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The Office of Fraternity and Sorority life oversees Penn's Greek, where a lack of trans-inclusivity is attributed to misogynistic practices and slow institutional change by transpeople. I DP FIle Photo

More than 25 percent of Penn’s undergraduates have gone Greek, but transgender students are few among them.

In interviews with Greek organization leaders, administrators and transgender students, the low representation was attributed to structural inequalities, slow institutional change and cultural norms.

The unwelcome ratio

Common aspects of Greek life, like ratios of women to men determining access to parties, marginalize genders outside of the male/female binary.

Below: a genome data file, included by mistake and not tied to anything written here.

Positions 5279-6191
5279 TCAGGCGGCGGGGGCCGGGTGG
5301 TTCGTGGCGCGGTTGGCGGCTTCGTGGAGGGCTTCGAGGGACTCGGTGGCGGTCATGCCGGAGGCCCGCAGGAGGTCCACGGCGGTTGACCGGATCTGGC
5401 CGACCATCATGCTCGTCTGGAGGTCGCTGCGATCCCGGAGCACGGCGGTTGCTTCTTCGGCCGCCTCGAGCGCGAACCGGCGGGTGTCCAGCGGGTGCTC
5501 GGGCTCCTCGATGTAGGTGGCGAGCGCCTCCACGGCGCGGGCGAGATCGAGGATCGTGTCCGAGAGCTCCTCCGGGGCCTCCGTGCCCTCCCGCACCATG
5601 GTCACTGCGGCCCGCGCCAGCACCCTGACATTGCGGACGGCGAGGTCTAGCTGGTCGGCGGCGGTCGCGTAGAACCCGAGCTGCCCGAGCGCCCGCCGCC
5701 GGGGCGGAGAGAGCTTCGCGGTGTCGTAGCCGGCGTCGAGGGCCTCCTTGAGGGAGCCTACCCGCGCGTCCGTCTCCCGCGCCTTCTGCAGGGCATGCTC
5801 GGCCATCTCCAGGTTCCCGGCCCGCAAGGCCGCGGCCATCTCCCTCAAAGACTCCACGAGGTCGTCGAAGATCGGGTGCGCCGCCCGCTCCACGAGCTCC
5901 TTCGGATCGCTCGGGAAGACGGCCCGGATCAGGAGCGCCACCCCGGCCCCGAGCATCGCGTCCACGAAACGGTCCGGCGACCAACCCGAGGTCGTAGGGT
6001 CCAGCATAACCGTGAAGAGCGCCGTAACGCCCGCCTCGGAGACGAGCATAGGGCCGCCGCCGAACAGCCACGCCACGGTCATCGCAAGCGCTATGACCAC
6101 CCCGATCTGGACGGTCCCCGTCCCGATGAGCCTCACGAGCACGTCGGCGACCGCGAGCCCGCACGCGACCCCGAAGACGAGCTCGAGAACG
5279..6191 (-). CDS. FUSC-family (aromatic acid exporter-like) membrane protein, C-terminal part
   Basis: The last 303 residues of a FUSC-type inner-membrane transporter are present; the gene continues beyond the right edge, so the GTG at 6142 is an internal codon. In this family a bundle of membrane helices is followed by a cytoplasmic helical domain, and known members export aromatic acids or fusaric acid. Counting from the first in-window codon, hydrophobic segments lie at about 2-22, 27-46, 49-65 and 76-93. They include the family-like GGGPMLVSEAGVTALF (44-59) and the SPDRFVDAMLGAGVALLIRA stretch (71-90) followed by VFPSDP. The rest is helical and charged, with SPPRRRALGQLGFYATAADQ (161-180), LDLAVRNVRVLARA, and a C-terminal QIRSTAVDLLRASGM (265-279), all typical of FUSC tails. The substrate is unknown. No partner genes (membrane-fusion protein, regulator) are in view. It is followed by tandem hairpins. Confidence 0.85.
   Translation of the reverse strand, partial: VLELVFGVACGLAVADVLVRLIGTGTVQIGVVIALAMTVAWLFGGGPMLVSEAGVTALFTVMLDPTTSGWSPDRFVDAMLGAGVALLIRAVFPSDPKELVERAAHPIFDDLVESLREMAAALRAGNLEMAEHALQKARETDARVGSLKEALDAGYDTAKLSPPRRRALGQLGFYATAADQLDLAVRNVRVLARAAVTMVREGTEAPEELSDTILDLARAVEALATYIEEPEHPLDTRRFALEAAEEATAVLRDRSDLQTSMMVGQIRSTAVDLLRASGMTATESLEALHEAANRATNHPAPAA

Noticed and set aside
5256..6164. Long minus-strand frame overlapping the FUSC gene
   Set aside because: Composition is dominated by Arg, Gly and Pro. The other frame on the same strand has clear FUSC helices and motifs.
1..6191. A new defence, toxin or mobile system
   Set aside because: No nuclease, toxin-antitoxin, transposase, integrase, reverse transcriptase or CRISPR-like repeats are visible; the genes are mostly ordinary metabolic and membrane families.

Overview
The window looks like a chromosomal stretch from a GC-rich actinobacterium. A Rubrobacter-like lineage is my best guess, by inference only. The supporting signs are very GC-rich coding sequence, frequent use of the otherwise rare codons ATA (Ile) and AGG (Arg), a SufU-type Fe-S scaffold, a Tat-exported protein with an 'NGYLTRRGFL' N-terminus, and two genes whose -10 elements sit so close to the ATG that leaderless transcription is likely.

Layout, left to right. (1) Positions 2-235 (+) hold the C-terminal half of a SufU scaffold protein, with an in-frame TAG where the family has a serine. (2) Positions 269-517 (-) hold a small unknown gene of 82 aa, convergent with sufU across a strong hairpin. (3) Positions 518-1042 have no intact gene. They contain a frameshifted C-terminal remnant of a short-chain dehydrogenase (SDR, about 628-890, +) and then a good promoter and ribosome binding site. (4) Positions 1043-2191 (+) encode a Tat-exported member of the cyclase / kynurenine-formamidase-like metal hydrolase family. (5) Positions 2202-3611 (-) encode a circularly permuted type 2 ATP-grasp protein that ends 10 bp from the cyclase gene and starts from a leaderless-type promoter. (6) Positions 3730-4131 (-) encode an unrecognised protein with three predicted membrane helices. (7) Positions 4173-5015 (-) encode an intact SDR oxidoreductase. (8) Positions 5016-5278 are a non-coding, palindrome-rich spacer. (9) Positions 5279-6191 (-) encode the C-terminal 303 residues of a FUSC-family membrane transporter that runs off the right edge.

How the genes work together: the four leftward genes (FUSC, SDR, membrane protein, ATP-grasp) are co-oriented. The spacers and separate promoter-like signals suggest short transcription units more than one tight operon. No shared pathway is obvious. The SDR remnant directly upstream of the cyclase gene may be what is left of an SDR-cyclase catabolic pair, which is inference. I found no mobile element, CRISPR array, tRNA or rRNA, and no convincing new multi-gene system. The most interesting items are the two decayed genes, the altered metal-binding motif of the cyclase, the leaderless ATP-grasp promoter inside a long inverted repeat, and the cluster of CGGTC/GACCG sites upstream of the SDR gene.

“I think that frats and sororities as a whole are stuck in very regressive gender roles,” College senior Roderick Cook said.

Cook, a transgender student who uses they/them pronouns, is the president and co-founder of Penn Non-Cis, a group dedicated to trans students at Penn through discussion of gender identity issues and awareness. To their knowledge, none of the members — which number about 12 — are in a fraternity or sorority.

“I think the entire point of traditional Greek life is very strict gender conformity,” Cook said.

Cook identified ratios as especially unwelcoming to transgender people.

“Assessing people for their gender and their attractiveness right at the door is something that affects everybody, but in particular for gender non-conforming people, that plays out in really bad ways,” they said.

Other leaders in the Greek community agreed that ratios are harmful for transgender students because they reinforce the notion that only men and women are welcome.